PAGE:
L.A. Police Chief Discusses Sweeping Investigation of Rampart Division

L.A. Police Chief Discusses Sweeping Investigation of Rampart Division

March 1, 2000; Wednesday 1:46 PM Eastern Time


SECTION: News; Domestic

LENGTH: 1755 words

HEADLINE: L.A. Police Chief Discusses Sweeping Investigation of Rampart Division

BYLINE: Lou Waters

HIGHLIGHT: Los Angeles police chief Bernard Parks briefed reporters on a sweeping self-indictment conducted by the Los Angeles P.D.’s own board of inquiry, which released a 362-page report today acknowledging the so-called Rampart scandal. Rampart is the name for the anti-gang division in which the scandal erupted after one police officer caught stealing cocaine from an evidence room turned on his fellow officers. A criminal investigation is now ongoing concerning 99 suspects who may have been illegally arrested. So far, 20 officers have been removed from duty and 40 convictions have been overturned.



LOU WATERS, CNN ANCHOR: It’s an afternoon of breaking news, Natalie. We’re now going to take you live to Parker Center, Los Angeles, where the chief of police is addressing the media about a sweeping internal investigation of the corruption scandal among L.A.P.D. officers. Let’s listen.

CHIEF BERNARD C. PARKS, LOS ANGELES POLICE DEPT.: He’s looking at work product throughout the department. And Chief Bostic (ph), later, will give you an in-depth analysis of that. All of you should have a copy of it with the recommendations that go into well over 100.

There’s also a criminal investigation, in which we’re moving forward. And the first several months of that criminal investigation has been an intense interviewing of Perez as it relates to the issues that he talks about with himself, which we’ve identified about 99 suspects that we’re illegally arrested. And we have gone forward requesting that those writs be put forth to the court, so either the people can be released from custody or that they can have sanctions that have been placed on them because of these issues removed.

We are in a transition in that investigation in which we announced last week, that the FBI is becoming a part of that, along with the U.S. Attorney, so that we move forward and begin to investigate the issues that involve other officers in which Perez is implicated.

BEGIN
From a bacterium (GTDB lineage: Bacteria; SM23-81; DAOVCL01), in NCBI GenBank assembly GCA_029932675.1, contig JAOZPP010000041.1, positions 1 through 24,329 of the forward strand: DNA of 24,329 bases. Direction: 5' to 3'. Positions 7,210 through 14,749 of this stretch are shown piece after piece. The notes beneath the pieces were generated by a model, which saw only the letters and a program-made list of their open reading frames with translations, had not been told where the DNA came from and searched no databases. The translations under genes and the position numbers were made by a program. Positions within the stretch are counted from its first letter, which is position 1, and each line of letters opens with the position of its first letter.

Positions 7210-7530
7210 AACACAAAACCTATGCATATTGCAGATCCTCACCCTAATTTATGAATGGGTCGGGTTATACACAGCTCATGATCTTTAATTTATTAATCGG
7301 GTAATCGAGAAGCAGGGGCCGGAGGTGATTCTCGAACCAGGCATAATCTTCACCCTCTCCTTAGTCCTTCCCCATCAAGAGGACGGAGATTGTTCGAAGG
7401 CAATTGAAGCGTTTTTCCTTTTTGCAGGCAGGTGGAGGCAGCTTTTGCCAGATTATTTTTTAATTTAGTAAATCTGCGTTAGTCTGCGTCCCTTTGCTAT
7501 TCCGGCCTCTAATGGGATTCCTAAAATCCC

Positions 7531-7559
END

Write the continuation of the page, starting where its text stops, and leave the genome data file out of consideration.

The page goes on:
The third part of that investigation is a internal administrative investigation that deal with issues that are non-criminal, but deal with policy and rule violations within the department. And they may uncover minor, criminal behavior.

And so these are the three major parts of what we’re addressing. The board of inquiry being the first, in that they should not be merged as it relates to addressing them. What I’d like to do also is remind everyone that as the board of inquiry has moved forward, the issues that we’re deemed necessary to be corrected have been corrected as we’ve gone forward. But we thought it was very important to report the findings in the board, to advise the public as to the issues we’ve discovered.

So there’s a document that you should have been given that identifies the works that are in progress and the things that have already been published to address many of the issues that have been identified in the board.

We also, this morning — or last night — briefed the police commission on this, along with the mayor. This morning, we briefed our command officers. They received a copy of the report. This morning also, a copy was delivered to each council office and a number of other governmental agencies that have expressed an interest.

And, as we go forward, in looking at this board of inquiry process, we will begin, almost immediately, assigning tasks as it relates to the entities within the department who are responsible for dealing with these circumstances; beginning to look at the process of coming to a conclusion, or making recommendations.

And so that’s been the work that we’ve done today to ensure that we make as many people as possible aware of these circumstances. And now, we’re making a public report. And as Commander Kalish mentioned earlier, it’s on the Web site, and soon will be in every library in the city of Los Angeles.

What I’d like to do at this time also, is to commend several people that have had a role in this process. What I’d like to do also is acknowledge that the president of the Los Angeles Protective League has been very instrumental in helping us to go through the board of inquiry process to eliminate unnecessary roadblocks in our ability to address that. And he’s here today; we’d like to acknowledge Chad Hunt (ph) for that assistance.

But I’d also like to draw your attention to the last chapter of the book that acknowledges the over 200 to 300 people in the department — that took the time — that still work their primary assignment, but also were asked to deal with this issue and did a very comprehensive report, which we’ve produced today.

But I think the people that made all this happen for the department, and I would like to acknowledge them publicly, is the chair of that board of inquiry, and you’ll hear from him soon, would be Chief Michael Bostic (ph). In addition to chairing that board, also ran our valley bureau. Mike, would you stand? His two co- chairs, or people that work with him, Bill Moran (ph), that runs our fiscal and support bureau, and also Chief Moore (ph), who is our special assistant within the department. They worked with several committees that pulled together this report and then they had the task to make sense of those committee reports and then develop the recommendations.